Gene therapy developments
Phase I/II clinical trial progressing based on initial favourable data
Nine months of follow-up in a phase I/II clinical trial of AAV-RPGR gene therapy for RPGR-associated X-linked retinitis pigmentosa show encouraging results, reported Michel Michaelides MD, at the EURETINA 2020 Virtual meeting.
He presented findings from the dose-escalation phase of the study that enrolled adults and included low-, intermediate- and high-dose cohorts. The safety review showed that, so far, the treatment was safe and well-tolerated with no dose-limiting adverse events, with the majority of recorded adverse events being anticipated from the surgical procedure.
Efficacy assessments in the low- and intermediate-dose cohorts showed patients achieved significant improvement in vision-guided mobility at low light levels and clinically meaningful improvements in retinal sensitivity across multiple metrics and modalities.
“Given the robust safety and efficacy signals observed, the low and intermediate doses are being further explored with analyses at additional data time points in an ongoing, randomised, controlled dose expansion phase of the study,” said Dr Michaelides, Professor of Ophthalmology, University College London Institute of Ophthalmology and Moorfields Eye Hospital, London, UK.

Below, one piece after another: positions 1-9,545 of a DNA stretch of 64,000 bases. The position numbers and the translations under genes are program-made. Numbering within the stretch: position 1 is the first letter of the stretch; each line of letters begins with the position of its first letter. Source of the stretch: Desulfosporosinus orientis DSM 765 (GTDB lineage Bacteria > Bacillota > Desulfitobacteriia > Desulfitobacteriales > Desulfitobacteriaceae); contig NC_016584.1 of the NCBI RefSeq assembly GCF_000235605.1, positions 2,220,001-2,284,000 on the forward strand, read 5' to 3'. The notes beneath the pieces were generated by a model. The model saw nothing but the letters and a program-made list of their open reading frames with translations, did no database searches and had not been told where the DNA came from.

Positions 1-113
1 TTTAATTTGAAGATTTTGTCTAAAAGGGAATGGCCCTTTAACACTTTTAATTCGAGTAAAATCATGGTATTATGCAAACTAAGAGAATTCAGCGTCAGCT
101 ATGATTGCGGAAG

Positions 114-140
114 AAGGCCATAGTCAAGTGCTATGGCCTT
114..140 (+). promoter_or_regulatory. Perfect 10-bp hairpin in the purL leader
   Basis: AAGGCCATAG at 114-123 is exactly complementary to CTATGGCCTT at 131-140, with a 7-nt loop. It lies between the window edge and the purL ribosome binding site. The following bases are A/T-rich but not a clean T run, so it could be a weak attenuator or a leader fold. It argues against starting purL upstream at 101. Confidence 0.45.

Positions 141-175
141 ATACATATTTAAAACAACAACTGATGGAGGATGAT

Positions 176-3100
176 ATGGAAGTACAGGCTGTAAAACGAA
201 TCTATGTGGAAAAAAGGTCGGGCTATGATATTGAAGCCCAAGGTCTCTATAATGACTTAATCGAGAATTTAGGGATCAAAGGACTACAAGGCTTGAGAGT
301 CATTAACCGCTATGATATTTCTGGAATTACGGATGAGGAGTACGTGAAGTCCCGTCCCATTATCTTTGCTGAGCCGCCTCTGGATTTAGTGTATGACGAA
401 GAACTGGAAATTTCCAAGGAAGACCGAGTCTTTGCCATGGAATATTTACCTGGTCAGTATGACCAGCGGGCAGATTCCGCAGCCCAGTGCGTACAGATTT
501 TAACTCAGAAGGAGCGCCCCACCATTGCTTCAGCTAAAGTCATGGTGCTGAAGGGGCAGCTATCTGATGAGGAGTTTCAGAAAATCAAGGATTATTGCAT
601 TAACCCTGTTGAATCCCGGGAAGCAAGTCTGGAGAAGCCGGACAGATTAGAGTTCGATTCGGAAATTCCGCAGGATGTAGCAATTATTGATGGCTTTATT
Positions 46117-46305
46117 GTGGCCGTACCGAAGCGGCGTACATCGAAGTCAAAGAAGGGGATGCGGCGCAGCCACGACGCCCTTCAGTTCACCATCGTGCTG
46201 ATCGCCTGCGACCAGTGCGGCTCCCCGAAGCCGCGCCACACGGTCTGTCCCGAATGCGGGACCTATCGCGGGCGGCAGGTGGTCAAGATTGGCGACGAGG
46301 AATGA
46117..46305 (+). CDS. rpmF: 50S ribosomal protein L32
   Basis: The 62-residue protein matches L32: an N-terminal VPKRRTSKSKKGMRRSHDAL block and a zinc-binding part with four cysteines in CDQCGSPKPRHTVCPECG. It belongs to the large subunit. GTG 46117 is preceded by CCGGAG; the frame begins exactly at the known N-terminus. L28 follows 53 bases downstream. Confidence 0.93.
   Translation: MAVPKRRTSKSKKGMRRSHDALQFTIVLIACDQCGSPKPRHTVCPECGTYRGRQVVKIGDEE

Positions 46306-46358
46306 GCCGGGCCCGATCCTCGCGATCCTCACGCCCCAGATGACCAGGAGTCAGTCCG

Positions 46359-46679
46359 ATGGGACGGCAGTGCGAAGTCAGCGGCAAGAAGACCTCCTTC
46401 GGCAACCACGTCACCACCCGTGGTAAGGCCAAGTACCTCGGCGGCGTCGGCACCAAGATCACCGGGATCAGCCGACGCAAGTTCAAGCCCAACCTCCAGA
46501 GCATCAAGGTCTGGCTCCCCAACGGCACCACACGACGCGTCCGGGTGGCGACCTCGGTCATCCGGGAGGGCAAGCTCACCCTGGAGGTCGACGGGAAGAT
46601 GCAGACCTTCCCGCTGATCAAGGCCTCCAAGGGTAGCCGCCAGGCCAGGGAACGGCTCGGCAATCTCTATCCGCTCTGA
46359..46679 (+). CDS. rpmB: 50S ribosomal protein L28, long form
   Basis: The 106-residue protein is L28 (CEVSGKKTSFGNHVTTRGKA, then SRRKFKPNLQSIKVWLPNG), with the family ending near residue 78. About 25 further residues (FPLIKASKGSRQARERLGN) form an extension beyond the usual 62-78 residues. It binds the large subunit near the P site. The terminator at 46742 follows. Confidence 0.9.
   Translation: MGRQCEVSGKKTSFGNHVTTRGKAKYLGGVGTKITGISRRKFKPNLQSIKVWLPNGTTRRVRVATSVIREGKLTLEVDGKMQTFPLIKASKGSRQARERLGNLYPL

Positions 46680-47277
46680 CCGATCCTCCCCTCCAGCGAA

The dose-escalation phase of the phase I/II trial is the first of three parts. The trial is being undertaken at five sites in the United States and United Kingdom. The dose-escalation study enrolled three patients each into the low- and high-dose cohorts and four into the intermediate-dose cohort. All patients received a single injection into the worse seeing eye. Mean age of the 10 patients was 24 years and mean baseline BCVA was 69 ETDRS letters.
The efficacy endpoints included measurements of retinal sensitivity with full field static perimetry that showed statistically significant differences between the treated and untreated eyes among patients in the low- and intermediate-dose cohorts in analyses of mean retinal sensitivity, the central 30º hill of vision, and also using a point-wise analysis.
Dr Michaelides reported that a significant difference in retinal sensitivity between the treated and untreated eyes was observed by three months, which was the timing of the first post-treatment measurement. A strong indication of clinical activity in the low- and intermediate-dose cohorts was also evident in analyses of mesopic microperimetry, he said.
Functional vision was assessed using data from mobility maze testing. The results showed time taken to navigate the maze was significantly improved from baseline to nine months at 1 lux, which was the lowest light level used for testing, and also at 4 lux.